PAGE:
Funds disbursed from this trust to 2016/17
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It is often that the true magnitude of Australia’s third biggest killer, Diabetes, was not being realised by a generation that has had to deal with the high profile of AIDS, heart disease and cancer.
In 1984/85, Apex Australia conducted a National Service Scheme, to raise funds to contribute towards diabetes research and education. Those funds were managed by the Apex Foundation under Diabetes Mellitus Trust till 2011 and now under Apex Foundation Charitable Trust. The annual investment returns are pooled with funds raised by Diabetes Australia and medical companies involved in the treatment of diabetes.
This has become Australia’s largest non-government funder of diabetes research and education. Grants are made to non-profit bodies. Their submissions are assessed by the panel of diabetes professionals who comprise Diabetes Australia’s Research Development Committee.
In recent years, diabetes research and education in Australia has been at the forefront of international progress, resulting in the halving of complications usually associated with the disease. The Apex Foundation continues its support by providing research grants to various research projects taken up by Diabetes Australia.
Over the last few years it has made an annual grant of $15,000 to assist in research programs focused on the preservation and management of diabetes or the cure of diabetes.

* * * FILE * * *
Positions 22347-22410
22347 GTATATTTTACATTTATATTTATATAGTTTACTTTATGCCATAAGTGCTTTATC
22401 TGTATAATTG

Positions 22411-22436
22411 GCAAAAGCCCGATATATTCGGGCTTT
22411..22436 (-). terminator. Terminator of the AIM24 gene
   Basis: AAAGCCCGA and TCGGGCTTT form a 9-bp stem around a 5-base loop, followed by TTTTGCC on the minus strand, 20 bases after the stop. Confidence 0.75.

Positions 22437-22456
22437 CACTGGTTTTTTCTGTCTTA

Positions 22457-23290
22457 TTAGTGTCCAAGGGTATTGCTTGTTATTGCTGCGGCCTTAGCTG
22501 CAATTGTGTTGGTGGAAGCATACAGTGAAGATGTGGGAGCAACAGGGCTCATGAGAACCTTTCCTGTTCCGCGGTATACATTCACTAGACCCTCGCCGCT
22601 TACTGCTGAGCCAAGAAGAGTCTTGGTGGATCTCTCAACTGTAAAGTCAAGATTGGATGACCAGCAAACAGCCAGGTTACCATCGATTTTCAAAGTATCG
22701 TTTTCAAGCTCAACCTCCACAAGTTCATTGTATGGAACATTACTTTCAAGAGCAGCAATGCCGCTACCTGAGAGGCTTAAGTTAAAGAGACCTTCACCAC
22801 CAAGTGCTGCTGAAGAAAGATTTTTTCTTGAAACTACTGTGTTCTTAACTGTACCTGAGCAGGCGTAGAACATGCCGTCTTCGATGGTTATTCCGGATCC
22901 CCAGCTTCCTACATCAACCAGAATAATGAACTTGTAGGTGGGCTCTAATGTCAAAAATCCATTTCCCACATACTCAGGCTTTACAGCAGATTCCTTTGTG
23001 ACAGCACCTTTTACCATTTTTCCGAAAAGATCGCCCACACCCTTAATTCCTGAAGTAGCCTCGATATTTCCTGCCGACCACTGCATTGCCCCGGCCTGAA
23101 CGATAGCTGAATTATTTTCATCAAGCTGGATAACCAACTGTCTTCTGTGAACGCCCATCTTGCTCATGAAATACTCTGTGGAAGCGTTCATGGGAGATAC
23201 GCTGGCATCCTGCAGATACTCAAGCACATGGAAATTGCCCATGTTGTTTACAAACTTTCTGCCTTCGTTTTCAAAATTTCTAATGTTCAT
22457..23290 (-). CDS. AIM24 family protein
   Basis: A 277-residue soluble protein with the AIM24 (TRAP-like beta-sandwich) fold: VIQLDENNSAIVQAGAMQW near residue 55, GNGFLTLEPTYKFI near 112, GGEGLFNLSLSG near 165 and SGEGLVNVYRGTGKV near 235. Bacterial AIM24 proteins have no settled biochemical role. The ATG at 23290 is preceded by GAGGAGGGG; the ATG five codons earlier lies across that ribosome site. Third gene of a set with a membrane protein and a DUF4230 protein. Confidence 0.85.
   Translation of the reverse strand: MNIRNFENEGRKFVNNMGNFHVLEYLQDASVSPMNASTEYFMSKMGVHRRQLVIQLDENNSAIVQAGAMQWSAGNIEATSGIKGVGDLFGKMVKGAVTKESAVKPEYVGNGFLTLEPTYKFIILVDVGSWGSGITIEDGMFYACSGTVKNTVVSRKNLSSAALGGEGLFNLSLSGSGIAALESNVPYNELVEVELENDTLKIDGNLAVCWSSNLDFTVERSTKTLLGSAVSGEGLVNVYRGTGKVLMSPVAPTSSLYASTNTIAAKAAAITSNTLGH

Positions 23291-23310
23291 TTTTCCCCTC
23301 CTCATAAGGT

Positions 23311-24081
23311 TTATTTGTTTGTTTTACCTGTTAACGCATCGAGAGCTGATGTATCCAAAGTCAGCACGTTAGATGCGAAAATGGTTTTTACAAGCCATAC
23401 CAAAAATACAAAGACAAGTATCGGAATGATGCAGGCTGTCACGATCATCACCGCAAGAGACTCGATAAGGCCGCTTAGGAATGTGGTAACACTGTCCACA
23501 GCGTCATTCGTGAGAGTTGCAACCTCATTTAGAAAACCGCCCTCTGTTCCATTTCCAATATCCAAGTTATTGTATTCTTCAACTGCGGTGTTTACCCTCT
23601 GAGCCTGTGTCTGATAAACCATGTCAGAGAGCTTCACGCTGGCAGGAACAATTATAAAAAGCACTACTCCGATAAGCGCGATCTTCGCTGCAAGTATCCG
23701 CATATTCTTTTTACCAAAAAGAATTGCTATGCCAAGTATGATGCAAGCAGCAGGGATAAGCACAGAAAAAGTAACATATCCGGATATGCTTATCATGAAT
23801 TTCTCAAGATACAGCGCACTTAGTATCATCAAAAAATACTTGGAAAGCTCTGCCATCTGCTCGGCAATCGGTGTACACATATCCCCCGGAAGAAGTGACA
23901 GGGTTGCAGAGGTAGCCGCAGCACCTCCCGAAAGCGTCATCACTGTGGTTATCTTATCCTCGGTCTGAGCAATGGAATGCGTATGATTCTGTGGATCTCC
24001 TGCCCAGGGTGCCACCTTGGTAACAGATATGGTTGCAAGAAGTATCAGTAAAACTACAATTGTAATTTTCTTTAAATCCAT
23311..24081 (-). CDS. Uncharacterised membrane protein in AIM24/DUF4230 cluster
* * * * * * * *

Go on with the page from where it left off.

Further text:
In 2915 approximately $3.5 million has been allocated to around 45 research projects.
Apex Foundation, through the Charitable Trust, donated $ 15,000 to the Diabetes Australia Research Program. This grant contributed to the funding of a NSW General Grant valued at $ 60,000.
The recipient of the grant was Dr Paul Lee of the Garvan Institute who is conducting a preliminary study in pre diabetes. The project involves a study of ‘brown fat’. This is a unique organ which burns fat and glucose to release energy as heat. Brown fat protects animals from diabetes and other obesity related disorders.
High prevalence of brown fat in lean adults indicates it may also benefit metabolism in humans. This is underscored by findings of lower blood glucose levels and body fat among individuals with greater brown fat abundance. Research suggests that brown fat may stimulate bone formation.
Given the association of diabetes with osteoporosis and fracture, the pilot project is investigating whether fenofibrate therapy could recruit brown fat and stimulate bone formation in humans thereby increasing bone mineral density in patients with dysglycaemia and impaired bone health.